It’s so wonderful learning about Meds — I am particularly impressed by its delivery speed!
I agree with you that Meds will need to find a way to keep its early competitive advantage. I wonder how high customer loyalty is and if its speed of delivery alone might be able to serve as a strong enough moat. For pharmacies and delivery companies, the churn rate seems to be particularly important. I wonder if Meds might be able to help patients with chronic conditions refill their medications on a monthly basis. In this way, they will have a stable recurring revenue stream, patients won’t have to deal with the hassles of refilling their medication, and adherence rates will increase!
Interesting post and company, DJ!
I had not heard of ChenMed before, but it was great to learn about its preventative, capitated care model. It is also impressive to me that PCPs working at ChenMed have a panel size of 400 instead of 2300. I can see how that might translate into more attentive and better care for individual patients. I have seen similar capitated care clinic models try to integrate across different patient touchpoints (e.g. by acquiring pharmacies and labs) in order to have more control over the patient journey. I wonder if that’s something ChenMed has already done or might look more into doing in the future. I also wonder if ChenMed might have data to show that patients under their care are able to get easier access to coronavirus testing and treatment during this pandemic — that would be a huge win for capitated care models!
Great post, Loti. I agree with you that the telemedicine industry will continue to expand not just because of coronavirus, but also because of less restrictive regulation around e-visits and better reimbursement schemes. However, I am not so sure that Teladoc will be the one to capture most of this increased value. Telemedicine seems to be pretty commoditized — many hospitals and even smaller clinics now have their own platforms for seeing patients virtually. I wonder what Teladoc can do to stand out. Right now, price seems to be one competitive advantage, but it also might not make sense long term to get into a price war with other platforms. One option is to focus on high-end concierge service, which is something that Summus Global is doing. It will be interesting to see how this landscape plays out in the next few years!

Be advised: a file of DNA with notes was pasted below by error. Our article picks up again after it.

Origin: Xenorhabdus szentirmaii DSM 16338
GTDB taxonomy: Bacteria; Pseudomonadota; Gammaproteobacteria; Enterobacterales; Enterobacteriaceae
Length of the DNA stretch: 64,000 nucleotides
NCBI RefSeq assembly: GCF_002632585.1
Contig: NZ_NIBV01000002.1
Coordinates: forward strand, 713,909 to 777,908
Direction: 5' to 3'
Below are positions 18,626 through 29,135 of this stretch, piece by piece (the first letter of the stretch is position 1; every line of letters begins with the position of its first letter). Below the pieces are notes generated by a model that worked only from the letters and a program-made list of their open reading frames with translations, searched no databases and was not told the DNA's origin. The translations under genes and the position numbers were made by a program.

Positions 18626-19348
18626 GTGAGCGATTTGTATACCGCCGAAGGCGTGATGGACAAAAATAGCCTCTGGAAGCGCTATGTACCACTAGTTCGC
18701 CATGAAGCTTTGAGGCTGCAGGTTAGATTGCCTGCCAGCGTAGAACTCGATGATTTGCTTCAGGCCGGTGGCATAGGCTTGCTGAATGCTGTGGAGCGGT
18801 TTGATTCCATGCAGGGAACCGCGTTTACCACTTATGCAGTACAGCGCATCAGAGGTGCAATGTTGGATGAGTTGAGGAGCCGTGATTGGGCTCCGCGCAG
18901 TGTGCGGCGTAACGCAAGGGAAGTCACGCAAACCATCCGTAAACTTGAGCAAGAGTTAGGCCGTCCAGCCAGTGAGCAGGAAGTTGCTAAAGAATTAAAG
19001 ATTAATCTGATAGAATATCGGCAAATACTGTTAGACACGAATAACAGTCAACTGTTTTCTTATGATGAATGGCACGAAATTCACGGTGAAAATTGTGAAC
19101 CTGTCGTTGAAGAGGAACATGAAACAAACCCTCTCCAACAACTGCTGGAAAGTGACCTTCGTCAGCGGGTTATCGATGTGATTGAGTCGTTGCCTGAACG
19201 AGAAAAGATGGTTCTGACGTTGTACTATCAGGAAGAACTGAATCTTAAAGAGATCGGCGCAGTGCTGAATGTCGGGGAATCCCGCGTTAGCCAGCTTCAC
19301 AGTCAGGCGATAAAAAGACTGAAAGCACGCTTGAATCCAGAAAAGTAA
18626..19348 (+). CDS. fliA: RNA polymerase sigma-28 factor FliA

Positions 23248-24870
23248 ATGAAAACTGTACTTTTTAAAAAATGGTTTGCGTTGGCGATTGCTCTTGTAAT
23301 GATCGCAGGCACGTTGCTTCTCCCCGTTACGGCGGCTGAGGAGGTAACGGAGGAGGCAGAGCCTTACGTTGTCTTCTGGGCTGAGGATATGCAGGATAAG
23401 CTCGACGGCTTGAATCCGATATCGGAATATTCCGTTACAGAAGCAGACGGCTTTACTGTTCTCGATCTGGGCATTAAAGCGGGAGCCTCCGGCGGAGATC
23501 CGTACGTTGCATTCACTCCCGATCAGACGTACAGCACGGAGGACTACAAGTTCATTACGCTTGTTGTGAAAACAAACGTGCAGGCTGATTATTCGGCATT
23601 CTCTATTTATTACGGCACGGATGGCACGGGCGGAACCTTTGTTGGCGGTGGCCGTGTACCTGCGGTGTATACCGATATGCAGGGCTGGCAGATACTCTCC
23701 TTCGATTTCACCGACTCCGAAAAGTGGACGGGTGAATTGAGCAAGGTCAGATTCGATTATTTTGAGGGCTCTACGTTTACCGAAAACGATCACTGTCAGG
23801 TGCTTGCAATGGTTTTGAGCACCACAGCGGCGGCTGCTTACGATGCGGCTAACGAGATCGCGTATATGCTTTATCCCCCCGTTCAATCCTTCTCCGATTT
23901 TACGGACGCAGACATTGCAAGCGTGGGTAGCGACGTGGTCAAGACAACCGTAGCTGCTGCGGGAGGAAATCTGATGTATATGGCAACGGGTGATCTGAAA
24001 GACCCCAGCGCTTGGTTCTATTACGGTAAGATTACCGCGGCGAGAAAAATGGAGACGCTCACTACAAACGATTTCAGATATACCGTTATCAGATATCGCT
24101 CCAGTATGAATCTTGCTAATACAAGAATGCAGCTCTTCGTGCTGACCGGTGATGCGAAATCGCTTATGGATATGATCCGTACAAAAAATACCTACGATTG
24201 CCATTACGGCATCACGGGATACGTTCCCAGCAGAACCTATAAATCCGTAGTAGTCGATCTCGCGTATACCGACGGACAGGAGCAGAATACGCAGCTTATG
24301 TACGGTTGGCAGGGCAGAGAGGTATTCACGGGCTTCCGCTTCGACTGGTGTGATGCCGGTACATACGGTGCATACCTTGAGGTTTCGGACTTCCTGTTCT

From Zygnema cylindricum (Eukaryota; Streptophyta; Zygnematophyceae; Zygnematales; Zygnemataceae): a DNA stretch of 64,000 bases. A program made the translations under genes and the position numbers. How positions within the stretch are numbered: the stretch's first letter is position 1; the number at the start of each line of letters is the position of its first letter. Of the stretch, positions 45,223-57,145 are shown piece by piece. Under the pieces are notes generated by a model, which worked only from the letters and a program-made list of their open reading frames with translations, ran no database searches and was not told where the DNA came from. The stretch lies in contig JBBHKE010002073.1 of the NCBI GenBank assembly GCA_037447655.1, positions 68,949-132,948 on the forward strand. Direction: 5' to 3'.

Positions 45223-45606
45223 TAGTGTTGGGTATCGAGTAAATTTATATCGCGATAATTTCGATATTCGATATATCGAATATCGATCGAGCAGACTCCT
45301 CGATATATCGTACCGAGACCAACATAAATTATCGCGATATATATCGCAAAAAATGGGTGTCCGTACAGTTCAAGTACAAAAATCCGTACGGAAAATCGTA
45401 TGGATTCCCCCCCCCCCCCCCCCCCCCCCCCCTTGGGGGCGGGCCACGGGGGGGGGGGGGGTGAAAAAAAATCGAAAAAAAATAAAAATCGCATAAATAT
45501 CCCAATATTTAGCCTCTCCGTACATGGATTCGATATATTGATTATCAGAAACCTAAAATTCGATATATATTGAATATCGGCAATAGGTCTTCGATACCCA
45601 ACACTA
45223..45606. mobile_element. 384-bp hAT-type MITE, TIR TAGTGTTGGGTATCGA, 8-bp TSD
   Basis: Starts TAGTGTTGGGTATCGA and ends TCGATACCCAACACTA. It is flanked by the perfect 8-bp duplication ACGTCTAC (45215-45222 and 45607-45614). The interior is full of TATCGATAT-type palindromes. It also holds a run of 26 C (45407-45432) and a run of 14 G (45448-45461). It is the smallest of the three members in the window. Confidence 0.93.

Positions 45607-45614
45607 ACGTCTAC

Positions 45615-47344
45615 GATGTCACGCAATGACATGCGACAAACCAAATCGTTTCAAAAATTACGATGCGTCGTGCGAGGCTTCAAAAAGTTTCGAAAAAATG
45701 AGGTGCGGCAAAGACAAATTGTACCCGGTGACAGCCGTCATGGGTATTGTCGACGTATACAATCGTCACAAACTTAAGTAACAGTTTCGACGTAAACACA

I’m very interested to see where TikTok goes as a company. I have actively resisted the urge to download it or create an account, but friends send me links to videos at increasing frequencies and I find some of the content so creative! I do have some concerns about the potential impact on mental health though. There have been a few studies linking increased social media use with negative self-perception and increased mental health disorders. In particular, those that facilitate more social comparisons among peers (e.g. Instagram, Snapchat) seem to have the most significant effect. I wonder if this is something TikTok is aware of and if in the process of trying to create a stickier product they might be exacerbating these issues.
Thank you for sharing! I learned a lot from your post. I have always thought of emotions as a very distinctly human feature, so it’s interesting that ML algorithms are becoming quite good at identifying them.
I wonder in the future if there might be more of a role for emotion AI in mental health care as well. Being able to detect emotions — particularly changes in them — might be able to help physicians triage patients and determine when someone might need a higher level of care. I agree that different cultural norms and manners of expressing emotion will have to be considered.
Great post, Partha! In the artificial intelligence age, what do you see as the biggest competitive advantages for individual pharma companies? Access to data, the algorithms themselves, operating model, or something different?
I am also excited by future prospects of using unsupervised machine learning algorithms to identify pathology features that might serve as targets for new therapeutic intervention and drug features that might indicate better safety/efficacy profile. I agree with you that the current success rate is too low, costs too high, and timeline too long in drug discovery.